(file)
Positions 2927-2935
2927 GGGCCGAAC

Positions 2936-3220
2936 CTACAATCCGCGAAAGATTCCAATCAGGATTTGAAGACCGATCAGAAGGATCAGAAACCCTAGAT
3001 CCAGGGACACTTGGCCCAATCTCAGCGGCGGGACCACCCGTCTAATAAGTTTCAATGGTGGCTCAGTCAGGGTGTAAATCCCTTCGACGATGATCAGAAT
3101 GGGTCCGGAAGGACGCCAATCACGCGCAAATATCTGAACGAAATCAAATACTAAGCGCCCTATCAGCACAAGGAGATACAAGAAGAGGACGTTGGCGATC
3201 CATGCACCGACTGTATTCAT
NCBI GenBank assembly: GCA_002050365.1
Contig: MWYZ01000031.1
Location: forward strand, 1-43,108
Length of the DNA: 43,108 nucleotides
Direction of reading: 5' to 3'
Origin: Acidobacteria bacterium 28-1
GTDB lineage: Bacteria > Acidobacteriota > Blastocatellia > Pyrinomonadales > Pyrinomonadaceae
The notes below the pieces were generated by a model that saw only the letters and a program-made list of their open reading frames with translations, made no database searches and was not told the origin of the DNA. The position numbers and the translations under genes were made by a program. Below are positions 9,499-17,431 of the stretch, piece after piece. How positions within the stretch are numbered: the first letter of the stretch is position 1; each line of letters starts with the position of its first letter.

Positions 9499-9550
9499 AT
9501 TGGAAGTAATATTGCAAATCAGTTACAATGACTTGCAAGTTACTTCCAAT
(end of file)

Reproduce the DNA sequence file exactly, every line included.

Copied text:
Positions 2927-2935
2927 GGGCCGAAC

Positions 2936-3220
2936 CTACAATCCGCGAAAGATTCCAATCAGGATTTGAAGACCGATCAGAAGGATCAGAAACCCTAGAT
3001 CCAGGGACACTTGGCCCAATCTCAGCGGCGGGACCACCCGTCTAATAAGTTTCAATGGTGGCTCAGTCAGGGTGTAAATCCCTTCGACGATGATCAGAAT
3101 GGGTCCGGAAGGACGCCAATCACGCGCAAATATCTGAACGAAATCAAATACTAAGCGCCCTATCAGCACAAGGAGATACAAGAAGAGGACGTTGGCGATC
3201 CATGCACCGACTGTATTCAT
NCBI GenBank assembly: GCA_002050365.1
Contig: MWYZ01000031.1
Location: forward strand, 1-43,108
Length of the DNA: 43,108 nucleotides
Direction of reading: 5' to 3'
Origin: Acidobacteria bacterium 28-1
GTDB lineage: Bacteria > Acidobacteriota > Blastocatellia > Pyrinomonadales > Pyrinomonadaceae
The notes below the pieces were generated by a model that saw only the letters and a program-made list of their open reading frames with translations, made no database searches and was not told the origin of the DNA. The position numbers and the translations under genes were made by a program. Below are positions 9,499-17,431 of the stretch, piece after piece. How positions within the stretch are numbered: the first letter of the stretch is position 1; each line of letters starts with the position of its first letter.

Positions 9499-9550
9499 AT
9501 TGGAAGTAATATTGCAAATCAGTTACAATGACTTGCAAGTTACTTCCAAT